business, and we were afraid if we were

bartenders and servers.

going to lose everything.”

“For a lot of them this is their career, so

When the businesses experienced a

these were horrible conversations to

shutdown, Sarah and her team had to

have,” says Horak.

begin to think outside of the box. Brick

and lights on.

Sadie’s Floral and Couture, and Bully Brew. Together they developed monthly subscription boxes, including summer picnic boxes, that featured unique items from each business. Brick & Barley also launched ‘Adult Happy Meals’ that contained delicious meals, an adult beverage, a fun trinket, and a cookie. Little did Horak know, the cookies would start to generate buzz which led Horak to putting the cookies on the menu.


As the cookies continued to take-

are also now available at local Bully

Prior to Horak’s launch in the restaurant

off, Horak decided they needed their

Brew locations.

industry, she ran a dessert catering

own brand, so in November 2020 she

company doing weddings and special

rebranded them to Real Good Cookies.

events. While her husband was training as a competitive body builder, she used to make him a large stuffed Oreo cookie on his cheat day.

states. Currently Horak has shipped to

the kitchen of Brick & Barley. Just recently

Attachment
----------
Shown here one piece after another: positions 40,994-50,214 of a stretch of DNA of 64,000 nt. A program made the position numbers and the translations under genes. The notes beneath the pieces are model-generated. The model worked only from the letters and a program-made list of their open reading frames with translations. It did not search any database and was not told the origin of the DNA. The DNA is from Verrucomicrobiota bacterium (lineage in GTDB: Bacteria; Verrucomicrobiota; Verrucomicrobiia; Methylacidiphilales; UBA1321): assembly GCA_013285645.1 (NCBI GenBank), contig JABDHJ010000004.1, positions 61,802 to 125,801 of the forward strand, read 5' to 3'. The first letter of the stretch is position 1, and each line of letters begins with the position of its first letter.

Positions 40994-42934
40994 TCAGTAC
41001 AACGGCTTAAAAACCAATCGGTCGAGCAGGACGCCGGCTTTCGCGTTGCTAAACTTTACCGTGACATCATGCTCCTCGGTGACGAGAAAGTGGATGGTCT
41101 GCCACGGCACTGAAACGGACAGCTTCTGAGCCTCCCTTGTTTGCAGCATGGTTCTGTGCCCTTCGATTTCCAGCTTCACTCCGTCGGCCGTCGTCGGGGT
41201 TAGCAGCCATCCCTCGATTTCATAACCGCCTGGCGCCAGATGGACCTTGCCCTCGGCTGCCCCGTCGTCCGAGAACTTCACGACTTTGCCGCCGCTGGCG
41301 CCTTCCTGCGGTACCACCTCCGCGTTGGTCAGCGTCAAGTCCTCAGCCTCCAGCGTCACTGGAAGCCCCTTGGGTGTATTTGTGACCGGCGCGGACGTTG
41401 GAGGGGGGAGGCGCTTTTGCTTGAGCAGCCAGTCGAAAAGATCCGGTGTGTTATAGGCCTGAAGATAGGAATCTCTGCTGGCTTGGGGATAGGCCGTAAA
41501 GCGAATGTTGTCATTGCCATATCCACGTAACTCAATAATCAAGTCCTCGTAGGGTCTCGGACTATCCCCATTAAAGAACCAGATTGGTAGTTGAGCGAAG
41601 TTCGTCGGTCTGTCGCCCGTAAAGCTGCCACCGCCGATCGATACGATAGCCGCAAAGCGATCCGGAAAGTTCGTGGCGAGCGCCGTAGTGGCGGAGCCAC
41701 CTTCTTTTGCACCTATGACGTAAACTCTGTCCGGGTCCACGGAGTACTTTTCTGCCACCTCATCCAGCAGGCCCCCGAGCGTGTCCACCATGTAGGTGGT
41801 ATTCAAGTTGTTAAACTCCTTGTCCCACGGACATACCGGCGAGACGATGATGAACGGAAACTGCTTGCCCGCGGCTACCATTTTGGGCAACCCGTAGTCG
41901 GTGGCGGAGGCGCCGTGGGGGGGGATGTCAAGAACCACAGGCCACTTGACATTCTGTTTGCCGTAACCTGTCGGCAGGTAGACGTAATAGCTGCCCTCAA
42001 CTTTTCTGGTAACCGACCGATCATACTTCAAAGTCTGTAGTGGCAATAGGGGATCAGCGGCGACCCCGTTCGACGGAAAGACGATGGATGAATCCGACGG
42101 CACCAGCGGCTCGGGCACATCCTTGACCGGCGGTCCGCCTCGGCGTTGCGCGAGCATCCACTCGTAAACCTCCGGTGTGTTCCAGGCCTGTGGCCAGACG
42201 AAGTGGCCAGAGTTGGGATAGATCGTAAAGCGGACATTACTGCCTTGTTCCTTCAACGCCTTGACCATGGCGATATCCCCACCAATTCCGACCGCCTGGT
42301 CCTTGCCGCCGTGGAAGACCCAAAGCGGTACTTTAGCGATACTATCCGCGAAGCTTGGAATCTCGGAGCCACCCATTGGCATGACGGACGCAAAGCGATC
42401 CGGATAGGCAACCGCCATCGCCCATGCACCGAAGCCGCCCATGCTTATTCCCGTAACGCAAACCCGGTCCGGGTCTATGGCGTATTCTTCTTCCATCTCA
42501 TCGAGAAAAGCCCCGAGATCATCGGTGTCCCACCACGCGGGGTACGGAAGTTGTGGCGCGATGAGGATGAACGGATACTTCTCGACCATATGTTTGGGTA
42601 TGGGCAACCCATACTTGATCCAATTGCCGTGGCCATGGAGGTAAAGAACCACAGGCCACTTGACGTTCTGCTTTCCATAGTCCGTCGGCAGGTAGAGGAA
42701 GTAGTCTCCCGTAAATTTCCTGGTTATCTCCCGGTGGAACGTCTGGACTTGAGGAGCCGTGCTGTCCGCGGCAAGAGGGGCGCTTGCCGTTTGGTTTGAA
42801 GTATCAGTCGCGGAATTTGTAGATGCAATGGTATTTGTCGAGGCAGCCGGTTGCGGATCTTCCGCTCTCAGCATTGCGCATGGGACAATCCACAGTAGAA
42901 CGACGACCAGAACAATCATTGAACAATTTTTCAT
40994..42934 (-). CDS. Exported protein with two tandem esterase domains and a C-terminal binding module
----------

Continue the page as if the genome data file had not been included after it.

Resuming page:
42 states, with a goal to get to the last

they moved the cookie business into a

eight states.

new downtown location where they bake two days a week, making approximately

of adding the cookies onto their menu

1,000-3,000 cookies per week.

some additional revenue during these challenging times. “The cookie thing was not something I was planning to do this year,” says Horak. “The cookie business came out of left field and just began to happen organically.”

wholesale orders and shipping to all 50

Horak and her team started out working in

Horak says this is what led to her idea to try and upsell the orders to gain

As a next step, Horak is focusing in on

“Baking is my passion,” says Horak. “Ever since I was a little girl I always tried to be in the kitchen.” Horak’s Real Good Cookies are made weekly and available by pre-order only on their website. Flavors change weekly with fun and exciting themes. Limited cookies